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Old 05-04-2006, 07:35 PM   #26
Rocky Izumi
Dojo: GUST Aikido Club
Location: Salwa, Kuwait
Join Date: Oct 2004
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Re: Students that surpass their sensei

IMO, the sempai/kohai relationship is a kind of psychological bond between people. Like the Sensei/seito relationship, if one doesn't recognise the other as Sensei/Sempai or Seito/Kohai, the relationship doesn't exist and doesn't matter. Unfortunately, in the West, these days, the meaning of such relationships has become more of less contractual and the harmony that binds these people has become less important.

In a relationship between two people, one could be the sempai in one situation and kohai in another, just like a person could be the father and still be the son's student. My son will soon surpass me in Kendo and I hope he will become my Sensei there but I still remain his Aikido Sensei and his father. But, in Kendo, I hope he will become my Sensei and I will treat him as such if he will allow me to do so. Sometimes, that can be difficult. In those situations, the two Sensei's of the two different arts that study from each other simply stay out of the dojo situation and practice privately as equals. This can be difficult but it is possible. You just have to compartmentalise your emotions and ego and act with proper etiquette. It does become easier as the two people increase in rank. You will find that your relationship to your teacher becomes different as you become better and progress up the ranks. You become more equals unless, as a lower rank, you do something stupid in public. So to avoid that, the two retain a very formal relationship in public but in private, things are different. It all depends on the situation. Again, I am blithering.

Rock
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Old 05-04-2006, 10:39 PM   #27
Chuck Clark
 
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Dojo: Jiyushinkan
Location: Monroe, Washington
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Re: Students that surpass their sensei

Rocky, I'm in the same situation with my son. Aaron has become senior to me in skill in Shinto Muso Ryu, but is still my student in Aikibudo and Judo. He has become a fine budo teacher and I'm looking forward to learning more jo from him in the future. He's not technically my sensei yet, but someday I'm sure he will be.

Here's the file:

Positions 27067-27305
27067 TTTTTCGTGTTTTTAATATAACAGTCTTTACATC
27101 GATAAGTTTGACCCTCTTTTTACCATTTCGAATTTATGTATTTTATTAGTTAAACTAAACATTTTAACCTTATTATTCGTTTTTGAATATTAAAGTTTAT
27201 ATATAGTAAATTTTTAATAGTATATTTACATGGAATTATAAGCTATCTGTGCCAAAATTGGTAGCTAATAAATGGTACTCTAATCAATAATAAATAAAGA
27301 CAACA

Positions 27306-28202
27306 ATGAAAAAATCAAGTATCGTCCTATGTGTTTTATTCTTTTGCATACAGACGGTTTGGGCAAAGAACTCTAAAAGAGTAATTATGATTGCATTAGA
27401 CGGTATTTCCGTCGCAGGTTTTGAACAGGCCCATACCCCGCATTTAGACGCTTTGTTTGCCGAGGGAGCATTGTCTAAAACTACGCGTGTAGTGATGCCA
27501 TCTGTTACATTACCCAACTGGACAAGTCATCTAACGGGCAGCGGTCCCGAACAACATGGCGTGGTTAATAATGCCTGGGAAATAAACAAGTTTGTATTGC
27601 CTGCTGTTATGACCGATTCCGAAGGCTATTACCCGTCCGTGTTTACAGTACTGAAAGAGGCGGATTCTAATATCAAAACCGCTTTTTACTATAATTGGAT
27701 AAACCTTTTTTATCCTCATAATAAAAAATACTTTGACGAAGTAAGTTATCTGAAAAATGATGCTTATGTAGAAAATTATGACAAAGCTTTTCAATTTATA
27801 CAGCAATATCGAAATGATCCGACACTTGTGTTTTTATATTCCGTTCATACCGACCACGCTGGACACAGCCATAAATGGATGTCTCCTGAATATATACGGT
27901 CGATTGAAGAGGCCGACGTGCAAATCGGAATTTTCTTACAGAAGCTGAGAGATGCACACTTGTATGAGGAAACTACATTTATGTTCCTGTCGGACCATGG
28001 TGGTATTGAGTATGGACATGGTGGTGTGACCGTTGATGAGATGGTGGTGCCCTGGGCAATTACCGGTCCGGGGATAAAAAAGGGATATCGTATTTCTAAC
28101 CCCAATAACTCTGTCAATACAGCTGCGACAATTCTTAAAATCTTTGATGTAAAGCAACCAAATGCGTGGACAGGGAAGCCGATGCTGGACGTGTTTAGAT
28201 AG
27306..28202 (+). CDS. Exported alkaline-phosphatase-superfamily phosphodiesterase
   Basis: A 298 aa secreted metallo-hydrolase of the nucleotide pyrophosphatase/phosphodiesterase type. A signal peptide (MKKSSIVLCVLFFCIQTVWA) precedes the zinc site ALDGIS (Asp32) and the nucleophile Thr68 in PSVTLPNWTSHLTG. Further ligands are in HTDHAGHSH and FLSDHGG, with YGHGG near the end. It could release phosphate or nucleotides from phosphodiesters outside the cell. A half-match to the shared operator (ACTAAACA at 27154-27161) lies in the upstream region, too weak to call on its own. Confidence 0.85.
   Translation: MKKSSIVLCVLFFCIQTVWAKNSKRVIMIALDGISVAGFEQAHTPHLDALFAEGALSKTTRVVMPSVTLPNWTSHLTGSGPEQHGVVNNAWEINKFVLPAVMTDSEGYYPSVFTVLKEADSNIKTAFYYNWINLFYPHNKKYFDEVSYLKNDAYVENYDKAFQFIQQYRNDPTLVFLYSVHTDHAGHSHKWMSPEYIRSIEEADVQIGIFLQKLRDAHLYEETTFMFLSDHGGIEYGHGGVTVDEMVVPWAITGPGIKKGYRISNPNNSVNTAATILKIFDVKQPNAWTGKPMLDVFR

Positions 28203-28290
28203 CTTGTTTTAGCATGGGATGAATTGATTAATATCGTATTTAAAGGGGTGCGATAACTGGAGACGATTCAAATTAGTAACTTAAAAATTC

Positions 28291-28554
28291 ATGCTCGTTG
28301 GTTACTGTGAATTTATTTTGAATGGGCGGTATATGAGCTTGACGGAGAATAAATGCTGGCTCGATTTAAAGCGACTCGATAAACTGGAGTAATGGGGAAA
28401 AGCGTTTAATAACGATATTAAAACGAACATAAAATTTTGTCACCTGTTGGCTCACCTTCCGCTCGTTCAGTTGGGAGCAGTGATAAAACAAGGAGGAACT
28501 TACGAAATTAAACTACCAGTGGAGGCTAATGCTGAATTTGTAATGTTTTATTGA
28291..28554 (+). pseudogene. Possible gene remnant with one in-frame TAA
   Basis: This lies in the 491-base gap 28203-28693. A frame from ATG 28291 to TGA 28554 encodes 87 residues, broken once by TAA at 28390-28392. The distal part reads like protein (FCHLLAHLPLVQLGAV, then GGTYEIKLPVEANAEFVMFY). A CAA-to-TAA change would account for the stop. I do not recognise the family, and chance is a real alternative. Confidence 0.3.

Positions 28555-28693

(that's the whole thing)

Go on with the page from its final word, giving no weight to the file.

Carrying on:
Best regards,

Chuck Clark
Jiyushinkai Aikibudo
www.jiyushinkai.org
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Old 05-04-2006, 11:15 PM   #28
Dajo251
Dojo: Aikido Downtown
Location: Rhode Island
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Re: Students that surpass their sensei

I dont know why but it amuses me that my senseis mother trains in our school......

Dan Hulley
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Old 05-05-2006, 02:22 AM   #29
Dirk Hanss
 
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Dojo: Aikidoschule Trier
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Re: Students that surpass their sensei

I do not care much about measuring the deapth of bowing. You bow as you respect the other one as human being. If you want to be formal, it is more important, who starts coming back from bowing - in old videos, I have seen American visitors, who bowed deep to O Sensei, but were stand upright, before O Sensei was really at his lower point. That was quite ungentle, but obviously barbarians stay barbarians, why loose any more word on this.

Kohai/sempai rule in our dojo is quite clear. Who has the higher rank in our dojo is sempai,the other one is kohai. If both are ranked equally, the one who was granted his rank first, is the sempai. If they tested on the same day, the relationship is inherited from the testing before, etc.

Why only a rank from our dojo? Because if you are new to a doo, you might be good, but you have to get used to the actual etiquette, ritus, or however you call it, or even with the location.

So probably, if there is a new regular student, sensei will set him in the hierarchie by formally acknowledging his rank. Until then he is kohai to everyone else. But that is just a gimmick.

So surpassing your sempai is quite easy. Surpassing your sensei is something else. If you are definitely better and are instructor, you are the sensei. Difficult is the the time were the students believes, he is better, but the sensei thinks there is still much, he has to be taught.You van never become someones sensei without his approval. If he accepts you as instructor in regular classes or in seminars, he is your sensei.